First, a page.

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Leaving technical issues like Gribov copies and residual gauge freedom aside, how do gauge fixing conditions like the Coulomb condition \begin{equation} \partial_i A_i =0 \end{equation} or the axial condition \begin{equation} A_3 =0 \end{equation} help in getting rid of the gauge redundancy?

A first idea is that conditions like this help us to fix the gauge function $\eta(x_\mu)$. Before any gauge fixing takes place, we have the freedom to use different configurations $A_\mu$ to describe the same physical situation that are related by $$A_\mu (x_\mu) \to A'_\mu \equiv A_\mu (x_\mu) + \partial_\mu \eta(x_\mu ).$$ If we plug $A'_\mu$ into a gauge condition, like the Coulomb condition, we can derive an for the gauge function $\eta(x_\mu$): \begin{align} 0 &=\partial_i A'_i \\ &= \partial_i A_i (x_\mu) + \partial_i \eta(x_\mu ) \\ \to \partial_i \eta(x_\mu ) &= -\partial_i A_i (x_\mu) \tag{1} \end{align} If we now use a specific solution of the equation of motion $A_\mu$, we can solve this equation to find a specific gauge function $\eta(x_\mu )$. But why is this useful at all if there is nothing that specifies what $A_\mu$, we should put on the right-hand side of Eq. 1?

In more concrete terms, let's say we have a solution of the equation of motion $A_\mu$ and another configuration $A'_\mu$ that is related to $A_\mu$ by a gauge transformation. My problem is that even if we choose one specific gauge function $\eta$, we still have no idea whether we should use $A_\mu (x_\mu) + \partial_\mu \eta(x_\mu )$ or $A'_\mu (x_\mu) + \partial_\mu \eta(x_\mu )$ and thus the gauge redundancy is still there. After all, there is nothing that tells us that $A'_\mu$ isn't the "original" solution of the equation of motion and $A_\mu$ just a gauge transformed version of it.

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    $\begingroup$ how is this different from your two previous questions physics.stackexchange.com/q/505029/84967 and physics.stackexchange.com/q/505049/84967 ? $\endgroup$ – AccidentalFourierTransform Sep 28 at 11:47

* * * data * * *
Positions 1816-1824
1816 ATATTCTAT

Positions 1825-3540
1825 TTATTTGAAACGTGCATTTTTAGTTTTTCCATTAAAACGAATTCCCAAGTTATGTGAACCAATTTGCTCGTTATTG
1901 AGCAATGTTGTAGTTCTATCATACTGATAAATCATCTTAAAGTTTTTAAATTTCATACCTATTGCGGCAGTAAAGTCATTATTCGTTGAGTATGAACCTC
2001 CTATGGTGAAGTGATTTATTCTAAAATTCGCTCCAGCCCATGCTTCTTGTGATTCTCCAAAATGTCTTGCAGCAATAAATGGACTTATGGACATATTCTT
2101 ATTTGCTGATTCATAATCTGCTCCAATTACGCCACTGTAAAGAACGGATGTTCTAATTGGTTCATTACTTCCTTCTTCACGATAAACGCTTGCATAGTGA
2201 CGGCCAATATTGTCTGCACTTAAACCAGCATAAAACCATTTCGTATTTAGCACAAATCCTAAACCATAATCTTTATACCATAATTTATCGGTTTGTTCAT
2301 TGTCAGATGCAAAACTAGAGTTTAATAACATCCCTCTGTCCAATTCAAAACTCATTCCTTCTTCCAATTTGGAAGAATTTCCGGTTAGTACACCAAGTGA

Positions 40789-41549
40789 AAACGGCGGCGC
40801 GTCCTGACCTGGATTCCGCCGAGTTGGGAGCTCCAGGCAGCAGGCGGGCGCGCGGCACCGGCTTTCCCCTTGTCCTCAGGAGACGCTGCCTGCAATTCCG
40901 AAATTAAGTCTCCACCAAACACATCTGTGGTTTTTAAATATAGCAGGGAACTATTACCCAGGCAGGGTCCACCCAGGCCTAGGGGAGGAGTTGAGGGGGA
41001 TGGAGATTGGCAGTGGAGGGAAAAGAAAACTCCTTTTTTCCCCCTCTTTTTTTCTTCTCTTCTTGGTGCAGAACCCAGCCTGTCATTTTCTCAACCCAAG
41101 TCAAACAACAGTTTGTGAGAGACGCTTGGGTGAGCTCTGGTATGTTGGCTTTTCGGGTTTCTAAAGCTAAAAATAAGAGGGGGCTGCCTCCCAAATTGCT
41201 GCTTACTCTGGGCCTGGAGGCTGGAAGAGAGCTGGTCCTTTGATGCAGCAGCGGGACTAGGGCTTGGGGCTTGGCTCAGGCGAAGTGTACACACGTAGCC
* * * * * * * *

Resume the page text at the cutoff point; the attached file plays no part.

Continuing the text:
• $\begingroup$ @AccidentalFourierTransform my previous question asked why, for example, the Coulomb gauge condition is sufficient to get rid of the gauge redundancy completely, which it isn't, as pointed out in the answers. In contrast, in this question I ask why a condition like the Coulomb gauge condition is helpful at all in getting rid of gauge redundancy (even if there remains a residual gauge symmetry). In other words, I'm here trying to understand how a condition like $\partial_i A_i =0$ reduces our gauge freedom. $\endgroup$ – jak Sep 28 at 12:16
  • $\begingroup$ Gauge fixing is a somewhat misleading term. Gauge choosing would be better. $\endgroup$ – my2cts Sep 28 at 12:42
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Leaving technical issues like Gribov copies and residual gauge freedom aside, how do gauge fixing conditions like the Coulomb condition $∂_𝑖 𝐴_𝑖=0$ or the axial condition $𝐴_3=0$ help in getting rid of the gauge redundancy?

Because while there are a huge number of fields $A_\mu$ that satisfy the defining equation $\partial_\mu A_\nu - \partial_\nu A_\mu = F_{\mu \nu}$ (where $F_{\mu \nu}$ is uniquely physically determined), there are a much smaller (though still infinite) number of fields $A_\mu$ that satisfy that equation and also solve the partial gauge fixing equations that you list above. Sometimes this narrowing down is useful, sometimes it isn't - it depends on the situation. For example, the covariant version of the two sourced Maxwell's equations takes on a simpler mathematical form in Lorentz gauge than in an arbitrary gauge. But these partial gauge fixing conditions don't fully pin down a unique $A_\mu$ field by themselves.

A first idea is that conditions like this help us to fix the gauge function $\eta(x_\mu)$. Before any gauge fixing takes place, we have the freedom to use different configurations $A_\mu$ to describe the same physical situation that are related by $$A_\mu (x_\mu) \to A'_\mu \equiv A_\mu (x_\mu) + \partial_\mu \eta(x_\mu ).$$ If we plug $A'_\mu$ into a gauge condition, like the Coulomb condition, we can derive an for the gauge function $\eta(x_\mu$): \begin{align} 0 &=\partial_i A'_i \\ &= \partial_i A_i (x_\mu) + \partial_i \eta(x_\mu ) \\ \to \partial_i \eta(x_\mu ) &= -\partial_i A_i (x_\mu) \tag{1} \end{align} If we now use a specific solution of the equation of motion $A_\mu$, we can solve this equation to find a specific gauge function $\eta(x_\mu )$. But why is this useful at all if there is nothing that specifies what $A_\mu$, we should put on the right-hand side of Eq. 1?